Native plant salvage and planting at Illahee. The plant salvaging begins at 9 a.m. and the planting at 2 p.m. March 23. A limited number of volunteers are needed to help with the project. for more information and to register, visit www. Default.aspx?ID=2806.


Sammamish Family YMCA annual Easter Egg Hunt, featuring an egg hunt, carnival games, bounce houses, an obstacle course and more is set for 10 a.m.-1 p.m. March 30 at the YMCA 4221 228th Ave. S.E. The egg hunt for children 3 and under is from 10-11:30 a.m. and for children 3 and over begins at 11 a.m. Children should not be late for the 11 a.m. start time.

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Jump on Board – A Skateboard art exhibit will show boards and memora-


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The Magic Teakettle Puppet Show, a Japanese Folk Tale, is set for 10:30 a.m. March 30 at the Sammamish Library.



Ready for long-term care? An unexpected illness or injury could wipe out your life savings. Learn about strategies to prepare at 11 a.m. March 23 at the Sammamish Library. Traveling to Rome and want to know the best sights. Get tips from an expert at 7 p.m. March 27 at the Sammamish Library.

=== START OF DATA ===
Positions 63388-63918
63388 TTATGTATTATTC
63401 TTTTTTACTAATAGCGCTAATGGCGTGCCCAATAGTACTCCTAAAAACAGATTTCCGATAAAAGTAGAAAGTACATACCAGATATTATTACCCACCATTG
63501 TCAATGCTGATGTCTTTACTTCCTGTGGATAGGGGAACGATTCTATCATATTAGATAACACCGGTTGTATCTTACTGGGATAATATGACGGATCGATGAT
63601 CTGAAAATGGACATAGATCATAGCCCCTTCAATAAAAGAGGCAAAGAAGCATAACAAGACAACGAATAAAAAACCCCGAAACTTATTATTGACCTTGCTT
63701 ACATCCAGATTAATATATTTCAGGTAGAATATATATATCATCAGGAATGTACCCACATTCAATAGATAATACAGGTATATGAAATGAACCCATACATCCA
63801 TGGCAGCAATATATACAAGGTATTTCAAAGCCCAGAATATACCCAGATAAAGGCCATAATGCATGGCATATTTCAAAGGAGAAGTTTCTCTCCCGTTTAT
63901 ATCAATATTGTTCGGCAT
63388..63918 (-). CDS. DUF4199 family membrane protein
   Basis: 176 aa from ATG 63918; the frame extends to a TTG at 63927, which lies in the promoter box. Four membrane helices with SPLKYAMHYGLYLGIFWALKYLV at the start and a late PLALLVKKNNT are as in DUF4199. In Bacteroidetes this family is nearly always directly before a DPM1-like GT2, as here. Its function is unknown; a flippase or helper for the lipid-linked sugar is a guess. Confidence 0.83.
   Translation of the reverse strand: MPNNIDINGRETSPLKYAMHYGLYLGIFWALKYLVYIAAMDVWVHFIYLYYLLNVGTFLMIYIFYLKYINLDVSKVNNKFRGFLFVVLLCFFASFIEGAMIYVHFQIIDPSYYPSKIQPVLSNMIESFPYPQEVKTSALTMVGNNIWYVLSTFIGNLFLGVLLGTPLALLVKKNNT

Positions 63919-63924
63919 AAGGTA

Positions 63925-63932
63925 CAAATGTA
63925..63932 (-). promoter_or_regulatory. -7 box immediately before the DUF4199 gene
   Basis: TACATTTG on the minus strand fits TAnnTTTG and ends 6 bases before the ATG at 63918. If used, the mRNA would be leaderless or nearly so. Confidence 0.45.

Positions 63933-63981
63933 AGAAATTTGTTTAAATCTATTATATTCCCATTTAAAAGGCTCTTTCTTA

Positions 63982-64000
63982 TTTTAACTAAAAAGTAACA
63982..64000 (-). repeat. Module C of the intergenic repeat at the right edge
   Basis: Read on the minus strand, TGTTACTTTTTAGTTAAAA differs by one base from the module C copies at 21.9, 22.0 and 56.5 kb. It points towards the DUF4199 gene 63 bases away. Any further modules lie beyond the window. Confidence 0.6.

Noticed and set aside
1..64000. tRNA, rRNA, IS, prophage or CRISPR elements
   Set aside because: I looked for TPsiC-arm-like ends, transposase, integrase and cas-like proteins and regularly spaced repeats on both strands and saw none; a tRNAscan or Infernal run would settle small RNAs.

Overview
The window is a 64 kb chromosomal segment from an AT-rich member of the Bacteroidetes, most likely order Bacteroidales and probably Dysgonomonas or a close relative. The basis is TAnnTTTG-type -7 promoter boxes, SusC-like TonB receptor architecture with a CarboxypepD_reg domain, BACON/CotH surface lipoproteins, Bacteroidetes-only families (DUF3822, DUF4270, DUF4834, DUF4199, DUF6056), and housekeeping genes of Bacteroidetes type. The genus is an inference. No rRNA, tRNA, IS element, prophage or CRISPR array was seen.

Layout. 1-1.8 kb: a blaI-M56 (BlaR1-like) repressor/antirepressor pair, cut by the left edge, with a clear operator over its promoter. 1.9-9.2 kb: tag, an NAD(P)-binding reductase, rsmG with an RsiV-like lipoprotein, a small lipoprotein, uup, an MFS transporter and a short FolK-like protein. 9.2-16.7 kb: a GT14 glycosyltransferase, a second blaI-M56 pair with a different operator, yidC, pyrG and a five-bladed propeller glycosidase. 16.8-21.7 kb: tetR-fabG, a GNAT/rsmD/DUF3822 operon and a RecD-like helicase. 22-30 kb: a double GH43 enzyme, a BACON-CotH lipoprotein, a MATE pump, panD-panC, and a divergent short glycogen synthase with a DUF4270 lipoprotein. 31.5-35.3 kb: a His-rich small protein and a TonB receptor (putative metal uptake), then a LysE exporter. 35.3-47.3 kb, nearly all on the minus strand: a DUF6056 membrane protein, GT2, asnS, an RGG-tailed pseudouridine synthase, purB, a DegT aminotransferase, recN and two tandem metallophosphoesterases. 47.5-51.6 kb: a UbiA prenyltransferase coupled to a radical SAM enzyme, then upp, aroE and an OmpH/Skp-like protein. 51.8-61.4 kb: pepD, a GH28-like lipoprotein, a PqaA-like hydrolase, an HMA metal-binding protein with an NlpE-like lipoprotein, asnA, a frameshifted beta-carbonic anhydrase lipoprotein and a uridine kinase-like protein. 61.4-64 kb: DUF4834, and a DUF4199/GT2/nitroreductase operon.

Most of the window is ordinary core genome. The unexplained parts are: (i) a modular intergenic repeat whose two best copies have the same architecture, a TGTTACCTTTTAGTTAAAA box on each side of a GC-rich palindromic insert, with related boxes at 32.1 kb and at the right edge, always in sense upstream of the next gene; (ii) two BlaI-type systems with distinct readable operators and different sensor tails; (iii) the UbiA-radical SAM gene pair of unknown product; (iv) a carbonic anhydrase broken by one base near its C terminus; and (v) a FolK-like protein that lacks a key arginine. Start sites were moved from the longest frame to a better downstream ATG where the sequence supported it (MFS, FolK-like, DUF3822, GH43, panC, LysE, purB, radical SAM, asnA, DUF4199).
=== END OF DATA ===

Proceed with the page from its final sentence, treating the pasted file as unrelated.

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join the club Block Party, Lego time in the library is at 1 p.m. March 23 at the Sammamish Library.

bilia from 8 a.m.-5 p.m. starting April 1 at Sammamish City Hall.


Calling All Poets listen to poetry by Washington’s State Poet Laureate, Kathleen Flenniken, and Michael Dylan Welch, vice president of the Haiku Society of America. Open mic opportunity, poets of all ages are welcome to share their poems. This event is free. It runs from 6:30-8 p.m. April 2 at the Sammamish Library.


Get to know one of Sammamish’s new parks while removing invasive plants from 9 a.m.-noon April 6 at Southeast Eighth Street Park.

10 Blood drive from 9 a.m.-3 p.m. April 10 in the City Hall parking lot.

To submit items for the Community Calendar, email to samrev@ Items will be edited and must be received by the Wednesday before publication.